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Anand Kartikeyan is one of those multi-faceted people that always leaves an impression, no matter how fleeting the interaction.
Anand is a veteran banker, with stints with top banks in India and the UK for over the last 2 decades. After leading global banking for HSBC, Anand most recently headed corporate banking for South India for IndusInd Bank. He now operates his own independent consulting practice.
I recently sat down with Anand for an extended conversation on handling adversity, dealing with lockdowns and antifragility.
Something that strikes anyone immediately when talking to Anand is the fact that his conversations are peppered with stories and anecdotes. When he speaks of being antifragile, he doesn’t speak in terms of concepts and frameworks. He tells the story of a Jazz pianist named Keith Jarrett.
Mr. Jarrett is persuaded by Vera Brandes, the youngest concert promoter in Germany, to come over from America to play before a packed audience. On the eve of the concert, Jarrett finds the piano broken and out of tune. Back in his car, ready to leave the venue, he is persuaded by a distraught Brandes, soaked to the bone in the pouring rain, to return and play anyway. Jarrett turns in a virtuoso performance using only the middle registers. The recording went on to became Jarrett’s largest selling performance ever. Anand puts it across very well – we all have “broken pianos” in our lives, which we have no choice but to play or walk away. Its up to us to not be defined by the broken pianos, but to rise above these limitations.
“we all have these unplayable pianos. And this is especially tested during the current times, how are we approaching or playing our unplayable pianos“
Anand does not only speak in anecdotes of course. Of particular resonance to myself during this conversation was the framework of five elements necessary to allow a PTG Model to evolve and a growth mentality to thrive. I’ve certainly seen many exhortations across on the internet to “have a growth mentality”, but few answers to the how. Anand speaks of personal strength – the ability to creative, mature and authentic in the face of challenges; of building meaningful relationships with friends and family and colleagues; and very importantly, an appreciation of life. Human beings tend to over-remember negative memories compared to positive ones, so it is valuable and necessary to consciously appreciate all the good things in life. Closely linked is being open to new possibilities. None of these four concepts are possible without the fifth – being introspective. We tend to introspect as an ‘in-between’ activity – something we do between more active tasks, during enforced quietness. How often do we explicitly introspect?
Dealing with ongoing adversity has been a theme of the last few months – the challenges of the lockdown, working from home, managing from home, and handling the blurring of boundaries between personal and professional. We need to have structures and boundaries around our lives. We’ve lost the buffers of commutes, lunch breaks, tea breaks and smoke breaks. We need to re-establish the boundaries and structures for this new paradigm. Of course little of this has meaning without adequate preparation before the day’s start and strong discipline during the course of the day.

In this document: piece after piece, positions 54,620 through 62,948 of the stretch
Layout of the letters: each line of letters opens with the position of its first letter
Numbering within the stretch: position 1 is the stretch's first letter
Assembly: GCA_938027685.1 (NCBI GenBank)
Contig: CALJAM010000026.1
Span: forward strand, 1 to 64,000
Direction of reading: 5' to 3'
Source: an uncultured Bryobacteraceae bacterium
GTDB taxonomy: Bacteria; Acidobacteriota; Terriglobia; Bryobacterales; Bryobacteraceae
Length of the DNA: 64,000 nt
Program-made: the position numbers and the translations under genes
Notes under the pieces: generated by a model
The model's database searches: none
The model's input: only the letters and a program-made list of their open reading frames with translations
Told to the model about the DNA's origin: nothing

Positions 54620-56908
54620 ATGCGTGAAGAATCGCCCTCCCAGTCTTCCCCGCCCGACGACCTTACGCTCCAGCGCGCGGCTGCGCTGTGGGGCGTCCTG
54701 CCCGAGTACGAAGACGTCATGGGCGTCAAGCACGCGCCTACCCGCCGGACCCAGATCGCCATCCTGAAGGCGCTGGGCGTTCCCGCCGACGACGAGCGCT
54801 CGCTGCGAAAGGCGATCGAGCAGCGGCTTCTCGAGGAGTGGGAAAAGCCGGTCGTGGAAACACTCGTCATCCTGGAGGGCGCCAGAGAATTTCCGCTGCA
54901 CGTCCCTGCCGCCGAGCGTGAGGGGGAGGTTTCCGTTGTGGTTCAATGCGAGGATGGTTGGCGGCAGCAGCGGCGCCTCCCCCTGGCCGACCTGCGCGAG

The crucial partner in our process to be effective in the remote scenario has to be our employers. Employers have to “suspend disbelief”– leaving it to their people to find their new equilibrium, and giving them the tools and frameworks necessary to drive their own performance and accountability; alloyed with a strong dose of patience. Anand stresses the symbiotic relationship between employer and employee and the bipartite need to renegotiate the social contract between both.
“It means that you have to trust the employee, you have to suspend disbelief“
This relationship is all the more important in the COVID19 scenario. As Anand says, the balance between personal and professional has shifted in favour of the professional for a long time now. When we look at a conventional career, we’ve always found that self-care and well-being have taken a bit of a backseat. We tend to put the system’s need ahead of our own, even now; but self-care has become much more important than before. By self-care, Anand does not limit himself to merely physical but speaks of how this must encompass physical, mental and emotional well-being.
When will the crisis end? When will the lockdown be lifted? There are no solid answers, not from people, government, or experts. Of course, this uncertainty will take a toll. People need to look inward, and give oneself space and time to come out of this. Sometimes it’s okay to give oneself permission to be reasonable and set realistic expectations. Don’t burn out because it doesn’t help anybody. Don’t minimize or deny the emotions, acknowledge them.
This is all the more necessary in the current scenario. For it is a truly unique scenario, wracked with uncertainty. Anand’s insight lies in the true effect of uncertainty on people and organizations, and how it hampers our ability to adapt and thrive. Acknowledging this impact, and the toll it takes, is a mutual responsibility of employer and employee, ultimately necessary to face this uncertain future.
– Anurag Singh